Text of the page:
At the same time as Roundabout he was also putting in regular stints on Radio Luxembourg. The Evening News and Star of 28 September 1964 (left) records Colin as making a "whole series of weekend dashes between London and Luxembourg". A typical weekend's work was: "Finishing his job on Music and the Night programme at Luxembourg at three a.m., catching a plane at 7.30 a.m. and arriving in London at lunch time; then a rehearsal with the BBC's Roundabout programme at 5 p.m. Return to Luxembourg the following morning and on the air again the same evening."   

In 1966 Colin joined the launch team at Bush House for Outlook, initially looking after the Wednesday editions. He stayed with the programme for 21 years, a run only broken by a six-month spell in the early 80s with WKAT in Miami. For the World Service he also presented Exploring London, Pop Goes the Music, Records Round the World and Rhyme and Reason. Over on the Home Service, and then Radio 4, he presented the regional news bulletins for the South-East (1967-69). He also worked for the BFBS, and continued to do so when he left the BBC, on the music shows Top Twenty and Weekend for Two and later as a newsreader.   

It was in 2007 that he left London to emigrate to Mexico. Long having an interest in writing and travel he would join, and then chair, the Puerto Vallarta Writers Group. Last August friends and family became concerned about Colin's whereabouts. It transpired that he'd been brutally murdered by two assailants during a river trip. His body was dumped and then his apartment ransacked but, alerted by security, the police caught them red-handed. It was a tragic and shocking end.

Colin Hamilton 1935-2015

I'll leave the final words on Outlook to songwriter Sammy Cahn. Always one for adapting the lyrics of his songs to suit the occasion he was at the World Service grand piano when he came up with this version of It's Magic for John Tidmarsh and the team:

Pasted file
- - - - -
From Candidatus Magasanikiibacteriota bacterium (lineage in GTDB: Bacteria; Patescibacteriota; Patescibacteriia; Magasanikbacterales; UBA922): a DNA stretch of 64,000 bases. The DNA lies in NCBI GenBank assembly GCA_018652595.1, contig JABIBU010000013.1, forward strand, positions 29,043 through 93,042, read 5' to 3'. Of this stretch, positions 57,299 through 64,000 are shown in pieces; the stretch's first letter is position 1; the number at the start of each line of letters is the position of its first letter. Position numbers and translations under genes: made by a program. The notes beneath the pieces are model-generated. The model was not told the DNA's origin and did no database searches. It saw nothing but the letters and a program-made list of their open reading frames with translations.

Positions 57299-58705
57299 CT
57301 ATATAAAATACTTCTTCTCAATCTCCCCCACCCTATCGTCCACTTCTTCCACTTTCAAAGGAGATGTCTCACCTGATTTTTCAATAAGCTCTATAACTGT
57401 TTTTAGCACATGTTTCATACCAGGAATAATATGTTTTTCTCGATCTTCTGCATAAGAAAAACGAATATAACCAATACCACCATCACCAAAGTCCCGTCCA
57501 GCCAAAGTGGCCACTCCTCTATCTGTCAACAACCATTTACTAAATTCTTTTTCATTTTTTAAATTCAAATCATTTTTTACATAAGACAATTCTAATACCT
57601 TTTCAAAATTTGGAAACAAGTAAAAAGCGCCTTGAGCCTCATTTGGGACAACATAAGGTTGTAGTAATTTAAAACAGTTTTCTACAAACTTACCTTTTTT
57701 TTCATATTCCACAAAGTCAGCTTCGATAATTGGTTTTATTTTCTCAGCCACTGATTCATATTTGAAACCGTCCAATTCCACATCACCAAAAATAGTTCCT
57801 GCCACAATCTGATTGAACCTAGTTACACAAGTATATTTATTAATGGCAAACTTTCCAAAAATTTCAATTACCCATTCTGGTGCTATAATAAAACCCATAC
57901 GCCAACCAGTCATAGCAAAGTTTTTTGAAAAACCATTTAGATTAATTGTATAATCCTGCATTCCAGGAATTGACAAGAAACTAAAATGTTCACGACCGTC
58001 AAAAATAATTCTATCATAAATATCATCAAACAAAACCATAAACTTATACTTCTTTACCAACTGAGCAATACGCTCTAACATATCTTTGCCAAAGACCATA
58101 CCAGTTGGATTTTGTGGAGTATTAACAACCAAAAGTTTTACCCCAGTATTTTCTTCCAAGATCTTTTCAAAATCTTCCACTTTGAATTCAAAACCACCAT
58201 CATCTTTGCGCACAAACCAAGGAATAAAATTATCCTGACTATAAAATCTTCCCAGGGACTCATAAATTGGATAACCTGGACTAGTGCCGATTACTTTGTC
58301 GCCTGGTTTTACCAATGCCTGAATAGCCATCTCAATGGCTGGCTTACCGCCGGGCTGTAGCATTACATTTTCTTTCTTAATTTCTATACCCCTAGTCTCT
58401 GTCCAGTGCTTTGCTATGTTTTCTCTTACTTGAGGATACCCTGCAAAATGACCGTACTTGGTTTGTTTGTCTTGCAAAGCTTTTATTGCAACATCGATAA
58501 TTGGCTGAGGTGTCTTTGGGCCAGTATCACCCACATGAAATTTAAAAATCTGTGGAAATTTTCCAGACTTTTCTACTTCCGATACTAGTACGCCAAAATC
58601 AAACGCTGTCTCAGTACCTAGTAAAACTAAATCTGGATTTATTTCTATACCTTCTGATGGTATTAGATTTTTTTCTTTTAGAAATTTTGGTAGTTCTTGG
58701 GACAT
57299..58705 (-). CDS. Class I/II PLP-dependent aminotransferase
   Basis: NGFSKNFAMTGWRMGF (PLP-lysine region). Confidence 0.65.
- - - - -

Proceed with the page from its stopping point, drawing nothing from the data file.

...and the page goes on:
The hours and hours it took,
But now, at last, I'm on Outlook,
It's magic.
And though he can be harsh
I love it here with John Tidmarsh,
It's magic.

I can't believe that I'm
Getting so much Outlook time,
It's magic.
But I don't have to say
The payment that I'll take away
It's tragic.

You can hear the 40th anniversary edition of Outlook online here.

With thanks to Ian Hamilton and Richard Tucker.
Quotes come from:
Horrid Go-Ahead Boy by John Tidmarsh (The Book Guild 2010)
London Calling Volume 12 No.4 April 1983 edition
Shrinking World by Paul Donovan (Sunday Times 16 October 2005)


Heinz-Ulrich von Boffke said...

I was a great fan of John Tidmarsh on the World Service during the 80s and 90s. Outlook was never quite the same after he was replaced. Speaking of which, whatever happened to his successor Frederick Dove? Have you ever done a post or two on the old BBC World Service programs 24 Hours and The World Today? It was always a thrill to hear those signature tunes, as they existed, in the late 70s and early 80s when I first discovered shortwave radio and used to listen late into the nights during weekends.

Best Regards,

Stokes Schwartz
(Michigan, USA)

Andy Walmsley said...

Hi. Frederick Dove just describes himself as a freelance presenter but I've not found any radio stations he appears on. He left the BBC in 2008. I've not written specifically about 24 Hours and The World Today but if you look at the post I wrote about the World Service in February 2011 that includes some clips.